climate change is one o the big-gest issues aecting Vanuatuand its people today and evenmore so in the uture. For thatreason the Minister o Agricul-ture, Quarantine Fisheries andForests opened a workshop thismorning to review the frst drato Vanuatu’s new National Cli-mate Change Adaptation Strate-gy. Minister Rory’s speech calledor strong call or intersectoralcooperation as over 40 partici-pants gathered at Le Lagon Port Vila or the workshop.This Vanuatu National ClimateChange Adaptation Strategy (NCCAS) lays out an approach toidentiy and implement efcientand eective activities to man-aged the existing and anticipatedconsequences o climate changeor the land-based resourcessectors in Vanuatu, namely or-estry, agriculture, water, live-stock, and biodiversity/ naturalecosystems. These sectors play dominant roles in the economy o Vanuatu as well as contribut-ing to livelihoods and the gener-al well-being o people and thecountry as a whole. Important-ly, both experience and evidencereveal there is high sensitivity to weather extremes as well as cli-mate variability and change.SPC-GIZ expert Dr John Hay made the point that the best way to deal with climate change is toaddress current problems. Hesaid, “think about adaptation toclimate as a amily in Vanuatutrying to deal with daily prob-lems. A strong amily can deal well with problems o today and will probably be able todeal with problems that comealong tomorrow. But a weak amily today will not be ableto deal with problems today OR tomorrow. So it is impor-tant to start addressing current weather and disaster issuesin the country. We can say orsure that problems are severenow, and will only get worse inthe uture as climate continuesto change.”One o the most importantparts o the new strategy is a very detailed list o ways thatpeople in Vanuatu can adaptto climate change. The Depart-ments o Agriculture, Forestry,Livestock, Lands and Geology and Mines (Hydrology) havebeen working or months tocome up with very speciicactivities that will help peo-ple deal with climate changeimpacts like cyclones, loods,droughts, pest and disease out-breaks, bush fres and extremetemperatures. In total, thereare now over 500 activitiesidentiied that armers, com-munities, churches, land own-ers, provinces, NGOs, industry,donors and government cando to adapt to climate change.This is a major advance in theregion, where so many peo-ple want to know “what can we do about climate change?”Now we have some answers,and the answers have come notrom outside but rom Vanuatuitsel, rom ni-Vanuatu expertsin villages and in government.SPC-GIZ has conirmed itscontinuing support or thefnalization o the National Cli-mate Change Adaptation Strat-egy through its Coping withClimate Change in the PacifcIsland Region Programme. Inthe next ew months, an expertteam o ni-Vanuatu will trav-el around the islands to makesure that everyone knows howto adapt to climate change and validate the strategy.For more inormation con-tact Mr Brian Phillips, VanuatuDepartment o Meteorology and Geohazards or Dr. Chris-topher Bartlett (VanuatuCli-mateChange@gmail.com) or visit http://www.spc.int/lrd/Cli-mate_Change.htm.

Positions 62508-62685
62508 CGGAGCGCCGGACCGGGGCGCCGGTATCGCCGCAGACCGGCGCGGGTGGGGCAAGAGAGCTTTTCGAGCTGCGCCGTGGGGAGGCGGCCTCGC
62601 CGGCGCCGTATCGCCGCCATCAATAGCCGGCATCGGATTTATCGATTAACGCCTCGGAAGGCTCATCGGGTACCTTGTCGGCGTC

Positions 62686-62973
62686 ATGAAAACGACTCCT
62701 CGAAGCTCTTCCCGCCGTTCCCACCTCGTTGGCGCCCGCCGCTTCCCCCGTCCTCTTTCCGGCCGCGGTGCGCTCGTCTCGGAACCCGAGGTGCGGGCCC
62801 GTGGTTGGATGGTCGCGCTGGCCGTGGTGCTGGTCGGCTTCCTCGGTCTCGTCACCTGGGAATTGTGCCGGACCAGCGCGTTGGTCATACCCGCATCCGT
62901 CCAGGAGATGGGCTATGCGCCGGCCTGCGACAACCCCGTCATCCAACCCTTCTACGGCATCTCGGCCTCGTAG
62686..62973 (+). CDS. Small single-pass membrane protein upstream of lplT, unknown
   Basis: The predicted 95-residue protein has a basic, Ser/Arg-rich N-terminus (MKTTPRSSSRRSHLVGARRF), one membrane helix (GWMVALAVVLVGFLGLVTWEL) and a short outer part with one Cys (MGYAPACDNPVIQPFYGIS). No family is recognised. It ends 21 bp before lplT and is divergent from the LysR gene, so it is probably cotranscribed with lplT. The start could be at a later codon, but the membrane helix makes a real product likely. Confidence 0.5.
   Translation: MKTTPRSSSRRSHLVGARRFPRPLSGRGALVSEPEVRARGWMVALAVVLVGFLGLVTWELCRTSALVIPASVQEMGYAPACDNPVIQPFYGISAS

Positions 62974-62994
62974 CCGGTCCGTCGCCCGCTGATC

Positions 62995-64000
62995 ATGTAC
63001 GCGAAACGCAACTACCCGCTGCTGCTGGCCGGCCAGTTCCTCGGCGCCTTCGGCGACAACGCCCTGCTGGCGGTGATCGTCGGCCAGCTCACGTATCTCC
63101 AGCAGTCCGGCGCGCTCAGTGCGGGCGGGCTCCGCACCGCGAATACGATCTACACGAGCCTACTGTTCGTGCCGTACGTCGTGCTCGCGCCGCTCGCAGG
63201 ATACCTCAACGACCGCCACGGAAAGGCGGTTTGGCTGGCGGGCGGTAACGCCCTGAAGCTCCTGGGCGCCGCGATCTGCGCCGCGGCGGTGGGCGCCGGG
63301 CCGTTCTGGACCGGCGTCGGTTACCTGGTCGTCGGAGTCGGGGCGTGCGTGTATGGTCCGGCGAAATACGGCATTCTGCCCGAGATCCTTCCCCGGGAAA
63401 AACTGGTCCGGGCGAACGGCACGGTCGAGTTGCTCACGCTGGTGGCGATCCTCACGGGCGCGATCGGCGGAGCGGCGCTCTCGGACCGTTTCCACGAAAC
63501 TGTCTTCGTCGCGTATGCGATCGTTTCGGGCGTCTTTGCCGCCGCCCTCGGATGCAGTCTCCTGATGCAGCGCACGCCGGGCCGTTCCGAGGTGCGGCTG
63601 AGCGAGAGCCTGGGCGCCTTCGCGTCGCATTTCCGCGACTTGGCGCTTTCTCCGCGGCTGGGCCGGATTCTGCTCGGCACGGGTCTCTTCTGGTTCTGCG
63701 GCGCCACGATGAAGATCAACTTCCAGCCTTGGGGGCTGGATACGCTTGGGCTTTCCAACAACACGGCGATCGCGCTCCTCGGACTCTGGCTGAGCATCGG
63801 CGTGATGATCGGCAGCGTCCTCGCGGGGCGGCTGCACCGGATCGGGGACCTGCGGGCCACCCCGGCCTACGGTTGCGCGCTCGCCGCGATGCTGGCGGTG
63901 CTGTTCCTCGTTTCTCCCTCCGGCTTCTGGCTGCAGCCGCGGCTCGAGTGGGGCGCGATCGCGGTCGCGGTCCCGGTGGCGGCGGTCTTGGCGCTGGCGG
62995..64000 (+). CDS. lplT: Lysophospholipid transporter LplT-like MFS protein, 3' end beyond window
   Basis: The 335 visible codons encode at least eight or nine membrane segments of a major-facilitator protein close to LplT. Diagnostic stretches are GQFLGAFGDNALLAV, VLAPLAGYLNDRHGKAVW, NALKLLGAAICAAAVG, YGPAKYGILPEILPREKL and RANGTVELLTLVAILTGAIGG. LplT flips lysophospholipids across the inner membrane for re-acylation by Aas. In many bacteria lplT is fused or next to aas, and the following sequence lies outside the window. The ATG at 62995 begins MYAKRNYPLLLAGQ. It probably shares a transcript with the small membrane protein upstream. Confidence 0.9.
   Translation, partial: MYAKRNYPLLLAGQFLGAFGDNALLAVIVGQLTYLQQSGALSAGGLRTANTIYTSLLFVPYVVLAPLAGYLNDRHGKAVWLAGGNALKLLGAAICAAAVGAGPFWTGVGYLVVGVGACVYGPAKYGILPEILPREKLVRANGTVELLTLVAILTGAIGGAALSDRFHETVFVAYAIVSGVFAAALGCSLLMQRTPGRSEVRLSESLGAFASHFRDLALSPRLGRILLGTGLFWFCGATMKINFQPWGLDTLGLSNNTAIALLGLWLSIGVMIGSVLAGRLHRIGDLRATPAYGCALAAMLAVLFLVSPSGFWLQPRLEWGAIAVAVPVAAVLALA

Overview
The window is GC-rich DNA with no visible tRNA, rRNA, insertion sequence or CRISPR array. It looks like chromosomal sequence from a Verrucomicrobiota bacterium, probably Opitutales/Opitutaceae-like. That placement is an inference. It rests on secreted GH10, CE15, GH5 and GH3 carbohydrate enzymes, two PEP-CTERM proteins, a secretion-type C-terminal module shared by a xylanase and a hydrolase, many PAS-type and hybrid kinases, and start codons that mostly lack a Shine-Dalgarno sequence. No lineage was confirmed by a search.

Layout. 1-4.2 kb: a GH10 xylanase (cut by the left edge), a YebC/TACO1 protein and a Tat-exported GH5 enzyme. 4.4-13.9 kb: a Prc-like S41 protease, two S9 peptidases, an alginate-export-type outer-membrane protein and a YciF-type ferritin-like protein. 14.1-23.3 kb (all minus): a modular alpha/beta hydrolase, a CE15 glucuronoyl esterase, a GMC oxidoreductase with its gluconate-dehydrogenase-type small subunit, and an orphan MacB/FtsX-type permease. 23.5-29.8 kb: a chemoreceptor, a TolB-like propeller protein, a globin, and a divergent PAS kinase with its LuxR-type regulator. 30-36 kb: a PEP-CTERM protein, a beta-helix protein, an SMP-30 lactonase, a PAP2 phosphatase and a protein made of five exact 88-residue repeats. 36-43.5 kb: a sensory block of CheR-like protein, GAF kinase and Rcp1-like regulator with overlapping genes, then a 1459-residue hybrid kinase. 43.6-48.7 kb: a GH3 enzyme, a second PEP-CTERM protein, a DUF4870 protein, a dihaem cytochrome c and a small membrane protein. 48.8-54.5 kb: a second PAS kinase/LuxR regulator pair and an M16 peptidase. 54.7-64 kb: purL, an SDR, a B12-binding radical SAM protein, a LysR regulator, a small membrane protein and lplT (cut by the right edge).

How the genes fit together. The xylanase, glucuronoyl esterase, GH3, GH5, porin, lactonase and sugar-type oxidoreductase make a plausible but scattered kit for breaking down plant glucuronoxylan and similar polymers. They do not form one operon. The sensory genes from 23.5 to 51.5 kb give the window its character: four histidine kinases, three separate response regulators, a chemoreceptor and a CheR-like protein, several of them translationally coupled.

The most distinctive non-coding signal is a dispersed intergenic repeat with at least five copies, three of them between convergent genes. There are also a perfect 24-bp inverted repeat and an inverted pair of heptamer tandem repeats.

Government preparesnational climate changeadaptation strategy
a
s
 
global
 
commemoraTions